Unfortunately, enterprises don't always take advantage of the autoscaling services at their disposal, preferring instead to overprovision and use manual processes to control the size and number of their public cloud instances. But while manual processes can give you the illusion of being in control and prepared for a surge in demand, human-dependent processes can never react as quickly as automation. In many cases, an overreliance on human intervention leads to overspending on instances that aren't needed. Instead, use autoscaling and automation as much as possible. This can help take care of running high volume loads faster; at the same time, during a month-end or year-end, business analysts can leverage the compute power to get their job quicker. There is also extensive configuration available to reduce the idle services and spin up more servers using automation.

Pay Attention to Cloud Support and License Fees

Most organizations use a mix of cloud-based and on-premises services. They often find that they are getting charged twice for applications, operating systems, or support fees. It is recommended to understand what existing licenses cover before turning to a new cloud service. Also, audit existing licenses and look for ways to negotiate more favourable terms when renewing subscriptions and contracts. This hidden source of savings can help reduce overall spend. Many analytics tools have multiple versions, and quite possible that the existing version of software is sufficient for Cloud workload. It is often seen as an opportunity to rationalize tools across the organization during the cloud journey to yield better savings and maintain org-wide standardization.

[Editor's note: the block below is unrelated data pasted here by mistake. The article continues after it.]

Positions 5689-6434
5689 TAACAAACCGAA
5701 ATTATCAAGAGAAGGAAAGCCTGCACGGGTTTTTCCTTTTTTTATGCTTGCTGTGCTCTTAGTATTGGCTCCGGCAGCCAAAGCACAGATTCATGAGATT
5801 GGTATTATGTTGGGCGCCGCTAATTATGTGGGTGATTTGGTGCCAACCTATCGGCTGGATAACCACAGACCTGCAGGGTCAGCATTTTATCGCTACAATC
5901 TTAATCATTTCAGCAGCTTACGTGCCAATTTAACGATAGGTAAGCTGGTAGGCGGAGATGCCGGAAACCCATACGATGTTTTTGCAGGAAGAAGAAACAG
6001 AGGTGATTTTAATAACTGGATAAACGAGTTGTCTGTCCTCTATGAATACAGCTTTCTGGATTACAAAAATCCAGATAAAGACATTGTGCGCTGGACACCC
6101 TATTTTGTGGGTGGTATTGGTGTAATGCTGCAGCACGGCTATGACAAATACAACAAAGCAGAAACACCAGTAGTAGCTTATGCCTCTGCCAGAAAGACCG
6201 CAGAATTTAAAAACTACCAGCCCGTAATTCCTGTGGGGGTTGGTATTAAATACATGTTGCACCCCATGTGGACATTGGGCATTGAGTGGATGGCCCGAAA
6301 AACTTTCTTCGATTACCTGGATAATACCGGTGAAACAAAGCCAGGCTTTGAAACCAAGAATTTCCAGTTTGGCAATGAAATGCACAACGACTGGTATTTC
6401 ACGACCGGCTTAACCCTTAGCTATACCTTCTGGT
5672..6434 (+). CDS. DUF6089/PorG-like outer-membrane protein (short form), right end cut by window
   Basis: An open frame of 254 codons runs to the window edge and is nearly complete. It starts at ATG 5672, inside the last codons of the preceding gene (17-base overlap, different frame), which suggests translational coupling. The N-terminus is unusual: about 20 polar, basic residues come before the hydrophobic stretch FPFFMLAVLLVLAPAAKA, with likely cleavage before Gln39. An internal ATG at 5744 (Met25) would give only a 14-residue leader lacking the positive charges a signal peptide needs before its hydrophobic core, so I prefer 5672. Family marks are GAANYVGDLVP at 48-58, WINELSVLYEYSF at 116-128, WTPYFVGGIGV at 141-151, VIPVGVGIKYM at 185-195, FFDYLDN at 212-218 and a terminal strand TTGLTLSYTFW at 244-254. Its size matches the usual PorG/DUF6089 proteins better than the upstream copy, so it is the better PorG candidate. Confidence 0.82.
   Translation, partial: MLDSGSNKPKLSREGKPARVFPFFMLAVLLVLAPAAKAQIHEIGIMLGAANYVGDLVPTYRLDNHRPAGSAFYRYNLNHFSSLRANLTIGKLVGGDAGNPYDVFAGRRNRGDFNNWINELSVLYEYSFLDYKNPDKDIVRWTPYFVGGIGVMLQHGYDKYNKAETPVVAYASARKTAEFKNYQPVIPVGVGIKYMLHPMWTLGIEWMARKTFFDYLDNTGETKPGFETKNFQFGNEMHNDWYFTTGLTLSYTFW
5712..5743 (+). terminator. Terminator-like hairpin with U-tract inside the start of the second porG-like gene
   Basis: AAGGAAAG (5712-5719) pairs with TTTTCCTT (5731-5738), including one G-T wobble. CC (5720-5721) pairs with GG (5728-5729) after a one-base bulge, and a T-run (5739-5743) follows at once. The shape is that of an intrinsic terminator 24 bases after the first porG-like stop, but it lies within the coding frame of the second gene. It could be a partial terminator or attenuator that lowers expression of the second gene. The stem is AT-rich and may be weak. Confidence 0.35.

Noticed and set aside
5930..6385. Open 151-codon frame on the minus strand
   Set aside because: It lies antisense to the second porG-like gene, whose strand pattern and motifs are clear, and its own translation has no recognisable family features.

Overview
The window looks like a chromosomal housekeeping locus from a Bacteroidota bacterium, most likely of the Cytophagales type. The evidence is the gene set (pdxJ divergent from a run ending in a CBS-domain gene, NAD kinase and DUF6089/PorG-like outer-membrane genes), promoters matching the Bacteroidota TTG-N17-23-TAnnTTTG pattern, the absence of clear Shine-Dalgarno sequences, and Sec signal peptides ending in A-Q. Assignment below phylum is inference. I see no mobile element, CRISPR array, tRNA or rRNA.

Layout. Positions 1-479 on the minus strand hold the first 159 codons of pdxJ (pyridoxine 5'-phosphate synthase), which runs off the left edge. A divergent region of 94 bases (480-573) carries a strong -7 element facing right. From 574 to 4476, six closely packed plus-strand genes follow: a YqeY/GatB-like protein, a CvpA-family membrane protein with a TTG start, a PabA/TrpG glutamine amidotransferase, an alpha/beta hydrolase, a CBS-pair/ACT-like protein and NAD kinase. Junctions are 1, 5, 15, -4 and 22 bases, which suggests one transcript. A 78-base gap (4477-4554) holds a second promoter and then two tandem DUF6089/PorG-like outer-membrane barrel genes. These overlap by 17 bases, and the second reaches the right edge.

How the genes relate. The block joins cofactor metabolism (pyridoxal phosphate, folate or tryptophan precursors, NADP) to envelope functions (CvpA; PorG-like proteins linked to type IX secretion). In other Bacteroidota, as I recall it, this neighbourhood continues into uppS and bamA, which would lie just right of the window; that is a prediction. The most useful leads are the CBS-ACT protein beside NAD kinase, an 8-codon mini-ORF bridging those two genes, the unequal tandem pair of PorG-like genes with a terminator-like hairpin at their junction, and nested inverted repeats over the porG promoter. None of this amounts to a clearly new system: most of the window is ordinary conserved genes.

Rethink Your Cloud Storage

How many copies of your data are currently stored? If the cloud provider is also backing up data, are there the right number of backups? Is the data stored to less expensive archival services at the right time? Are good compression algorithms being used? Is the data cleanup and temporary storage removed regularly? Are the data services leveraged, closed, post-use?

Because the volume of data that organizations are storing in the cloud is growing so quickly, cloud storage is one of the most likely culprits of budget overruns. Auditing current usage, re-evaluating strategy, and automation to optimize storage costs can help prevent these problems. Redundant copies of data being stored and achieved multiply the cost to the organization. The right architecture needs to be deployed, taking into consideration the efficiency and priority of data.

Optimize Your Code

For organizations that use infrastructure as a service (IaaS) or platform as a service (PaaS) to run internally developed applications, internally developed code might be contributing to expenses. Make sure that developers understand how they incur charges when accessing public cloud services. For example, if an application makes multiple, inefficient calls to a database, that might be more expensive than making fewer database calls that request more information each time. They might achieve other cost savings by minimizing the number of storage writes or refactoring code in different ways that both improve performance and optimize costs. Utilizing DevOps practices can help break down the barriers between developers and operations teams and give developers more awareness of how to help control cloud costs.

Analyze Your Cloud Strategy

Is the organization using primarily IaaS, or using primarily PaaS, or even serverless? If using IaaS, is the organization running virtual machines (VMs) or containers and using the cloud service's management tools or its own tools? Choosing a particular strategy for cloud computing is going to affect your overall costs. And unfortunately, there isn't a one-size-fits-all approach that will always result in the lowest costs and fewest cost overruns. But an analysis of current spending and projected spending for switching to another style of service might turn up some opportunities for savings or to at least minimize overruns. It's advisable to relook at the Cloud strategy from time to time; identify the gaps, and if there is a need to switch architecture/tools before it gets too late.